Santa Barbara County experienced its first death from the novel coronavirus on Wednesday, Public Health officials announced at an afternoon press briefing.
The person who died was a North County resident in their 60s, according to Dr. Henning Ansorg, the county’s public health officer.
The patient, who had underlying health conditions, passed away at Marian Regional Medical Center in Santa Maria, Ansorg said, and had been on a ventilator in the intensive care unit.
No further details about the patient, including their name, were released.
The announcement of the first local death came as the number of confirmed cases of novel coronavirus rose to 111.
Of those, 17 people are currently hospitalized, including 13 in intensive care units.
Twenty-three of the county’s positive cases have fully recovered, and 65 more are recovering at home, said Van Do-Reynoso, the county’s public health director.
Officials did not know the condition of six others.
“I am saddened to report we now have our first COVID-19 death in Santa Barbara County,” said Gregg Hart, Second District county supervisor. “Our hearts go out to the family and friends who are grieving the loss of their loved one today.”
Hart said the seriousness of the moment drives home the need for people to adhere to social-distancing rules.
Ansorg also expressed his grief.
“I am saddened to hear that we had our first COVID-19 death in Santa Barbara County,” Ansorg said.
He added that hospitals in the county are not at maximum capacity, and all sites have the ability to expand. Still, officials are creating a plan in case there’s a surge in the need for hospital beds.
Ansorg said the public health department is actively securing sites that can receive additional patients.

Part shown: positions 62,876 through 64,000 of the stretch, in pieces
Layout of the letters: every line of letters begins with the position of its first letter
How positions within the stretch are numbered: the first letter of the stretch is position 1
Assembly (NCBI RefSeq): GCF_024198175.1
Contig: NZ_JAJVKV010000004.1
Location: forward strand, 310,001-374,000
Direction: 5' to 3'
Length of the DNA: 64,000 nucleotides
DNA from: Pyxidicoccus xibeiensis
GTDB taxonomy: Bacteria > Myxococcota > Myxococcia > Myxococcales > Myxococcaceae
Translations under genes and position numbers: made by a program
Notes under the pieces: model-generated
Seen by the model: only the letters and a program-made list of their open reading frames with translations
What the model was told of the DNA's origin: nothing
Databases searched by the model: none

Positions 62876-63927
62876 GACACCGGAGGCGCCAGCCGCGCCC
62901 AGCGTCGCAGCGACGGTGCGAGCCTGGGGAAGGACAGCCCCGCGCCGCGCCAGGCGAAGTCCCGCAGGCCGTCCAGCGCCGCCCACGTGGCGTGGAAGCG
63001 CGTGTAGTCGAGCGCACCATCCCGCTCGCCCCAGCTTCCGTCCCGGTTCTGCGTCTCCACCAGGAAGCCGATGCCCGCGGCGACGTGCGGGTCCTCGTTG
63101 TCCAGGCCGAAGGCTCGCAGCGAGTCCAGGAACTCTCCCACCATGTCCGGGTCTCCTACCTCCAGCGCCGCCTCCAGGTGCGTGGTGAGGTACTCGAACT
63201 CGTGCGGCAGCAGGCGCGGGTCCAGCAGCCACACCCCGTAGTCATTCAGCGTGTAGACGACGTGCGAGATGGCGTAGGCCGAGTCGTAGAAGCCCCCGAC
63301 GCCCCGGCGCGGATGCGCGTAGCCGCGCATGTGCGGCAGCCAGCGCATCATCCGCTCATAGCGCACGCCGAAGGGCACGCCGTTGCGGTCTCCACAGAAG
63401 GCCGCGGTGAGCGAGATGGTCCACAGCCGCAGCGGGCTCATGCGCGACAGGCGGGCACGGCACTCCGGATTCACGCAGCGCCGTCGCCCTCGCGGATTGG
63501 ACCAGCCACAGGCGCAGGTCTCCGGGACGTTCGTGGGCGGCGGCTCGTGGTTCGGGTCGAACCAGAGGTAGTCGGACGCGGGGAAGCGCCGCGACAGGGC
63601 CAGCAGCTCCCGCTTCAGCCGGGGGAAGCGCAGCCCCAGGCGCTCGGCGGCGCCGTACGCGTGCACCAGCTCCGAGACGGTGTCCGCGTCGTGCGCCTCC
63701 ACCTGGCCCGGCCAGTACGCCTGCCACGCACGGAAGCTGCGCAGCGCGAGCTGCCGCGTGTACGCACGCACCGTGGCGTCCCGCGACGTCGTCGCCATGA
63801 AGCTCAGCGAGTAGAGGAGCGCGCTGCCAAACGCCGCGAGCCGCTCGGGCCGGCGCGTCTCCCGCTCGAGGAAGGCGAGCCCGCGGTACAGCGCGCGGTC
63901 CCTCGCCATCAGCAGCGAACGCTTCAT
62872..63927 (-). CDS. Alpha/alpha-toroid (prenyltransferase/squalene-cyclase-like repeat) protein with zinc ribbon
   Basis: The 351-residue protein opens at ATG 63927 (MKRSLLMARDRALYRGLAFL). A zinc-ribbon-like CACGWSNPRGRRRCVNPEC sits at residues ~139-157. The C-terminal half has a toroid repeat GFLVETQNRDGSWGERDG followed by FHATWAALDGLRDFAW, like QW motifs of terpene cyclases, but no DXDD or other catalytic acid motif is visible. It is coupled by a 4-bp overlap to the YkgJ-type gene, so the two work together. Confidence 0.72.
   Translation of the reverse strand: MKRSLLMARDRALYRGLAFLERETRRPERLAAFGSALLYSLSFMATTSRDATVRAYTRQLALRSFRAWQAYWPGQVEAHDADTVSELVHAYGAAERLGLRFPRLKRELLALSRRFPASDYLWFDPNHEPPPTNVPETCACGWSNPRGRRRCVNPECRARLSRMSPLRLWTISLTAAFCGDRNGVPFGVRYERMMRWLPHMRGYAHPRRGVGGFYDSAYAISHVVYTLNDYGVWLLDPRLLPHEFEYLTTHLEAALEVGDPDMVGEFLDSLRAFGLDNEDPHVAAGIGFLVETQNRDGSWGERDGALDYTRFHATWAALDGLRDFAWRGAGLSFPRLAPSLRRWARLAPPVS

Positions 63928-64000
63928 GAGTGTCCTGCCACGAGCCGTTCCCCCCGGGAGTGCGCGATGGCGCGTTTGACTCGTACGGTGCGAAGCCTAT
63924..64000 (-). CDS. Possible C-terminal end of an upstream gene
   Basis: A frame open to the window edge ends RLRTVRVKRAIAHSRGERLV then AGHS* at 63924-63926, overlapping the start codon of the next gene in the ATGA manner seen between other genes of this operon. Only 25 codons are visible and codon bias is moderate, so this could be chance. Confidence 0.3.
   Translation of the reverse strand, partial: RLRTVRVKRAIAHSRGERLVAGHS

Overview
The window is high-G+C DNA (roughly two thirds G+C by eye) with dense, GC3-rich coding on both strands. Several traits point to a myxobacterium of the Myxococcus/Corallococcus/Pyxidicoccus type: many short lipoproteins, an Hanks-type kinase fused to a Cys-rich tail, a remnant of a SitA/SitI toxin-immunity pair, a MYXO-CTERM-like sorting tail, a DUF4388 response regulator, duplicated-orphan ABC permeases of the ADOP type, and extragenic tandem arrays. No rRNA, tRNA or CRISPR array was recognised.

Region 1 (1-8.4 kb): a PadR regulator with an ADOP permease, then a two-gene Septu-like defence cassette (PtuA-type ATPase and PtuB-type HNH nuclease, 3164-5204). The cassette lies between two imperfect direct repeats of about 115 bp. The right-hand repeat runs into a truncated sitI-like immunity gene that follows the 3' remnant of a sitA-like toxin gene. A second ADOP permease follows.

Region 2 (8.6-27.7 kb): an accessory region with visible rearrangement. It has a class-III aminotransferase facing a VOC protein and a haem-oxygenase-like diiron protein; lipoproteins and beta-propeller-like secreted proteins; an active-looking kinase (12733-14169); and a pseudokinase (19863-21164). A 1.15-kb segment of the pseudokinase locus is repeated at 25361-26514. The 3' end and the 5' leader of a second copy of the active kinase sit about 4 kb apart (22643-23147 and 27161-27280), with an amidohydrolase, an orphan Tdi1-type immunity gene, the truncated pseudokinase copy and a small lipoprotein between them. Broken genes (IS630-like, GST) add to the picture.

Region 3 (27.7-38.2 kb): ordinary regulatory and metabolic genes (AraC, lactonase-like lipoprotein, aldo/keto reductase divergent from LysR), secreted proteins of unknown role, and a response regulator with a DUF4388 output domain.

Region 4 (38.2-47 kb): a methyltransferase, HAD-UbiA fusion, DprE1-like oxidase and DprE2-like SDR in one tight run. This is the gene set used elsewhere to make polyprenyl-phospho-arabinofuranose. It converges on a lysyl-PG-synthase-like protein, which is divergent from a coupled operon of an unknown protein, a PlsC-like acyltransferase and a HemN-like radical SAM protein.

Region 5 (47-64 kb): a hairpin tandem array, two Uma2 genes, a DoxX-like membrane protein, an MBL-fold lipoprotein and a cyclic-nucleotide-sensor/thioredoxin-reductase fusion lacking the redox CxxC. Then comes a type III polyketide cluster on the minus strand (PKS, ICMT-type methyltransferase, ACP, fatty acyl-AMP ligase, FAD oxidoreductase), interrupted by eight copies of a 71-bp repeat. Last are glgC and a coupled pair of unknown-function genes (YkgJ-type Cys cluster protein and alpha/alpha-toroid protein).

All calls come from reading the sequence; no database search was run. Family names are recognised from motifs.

The county is not expecting to need alternative care sites through April or May, he said, but talks are ongoing about using the old Lompoc Hospital.
He also said the county has about 85 ventilators available.
Also on Wednesday, the Santa Barbara County Sheriff’s Office said that a sheriff’s deputy is recovering at home after testing positive for COVID-19. The deputy is assigned to patrol at the Santa Maria Station and last worked on Saturday. The deputy tested positive on Tuesday.
They are the sixth Sheriff’s Office employee to test positive for COVID-19.
Alana Walczak, chief executive officer of CALM, said at the press briefing that child-welfare social workers are seeing a decrease in the number of reports of child abuse, but that is because of the shelter-at-home order.
“The professionals who usually have their eyes on our kids right now, elementary school teachers, preschool teachers, are not with students, and students are sheltering in place at homes and we know that not all homes are safe for every child,” Walczak said.
She added that much is being asked of parents right now, and she offered some tips for ways to ease anxiety.
“Spending time in nature, while practicing social distancing, checking in with family and friends, and trying to spend quality time with children,” Walczak said. “For kids, the most important factor for building resilience is a healthy connection to a loving adult.”
Cottage Health is caring for 135 patients and has 238 hospital beds still available. The hospital has identified capacity for adding 270 acute-care beds.
Of the 135 patients, 11 patients are on ventilators and 49 ventilators remain available; 26 patients are in isolation for COVID-19 symptoms. Of those, seven patients are in critical care.
Cottage has collected 1,046 cumulative test samples: 52 resulted in positive, 790 resulted in negative, and 204 are pending.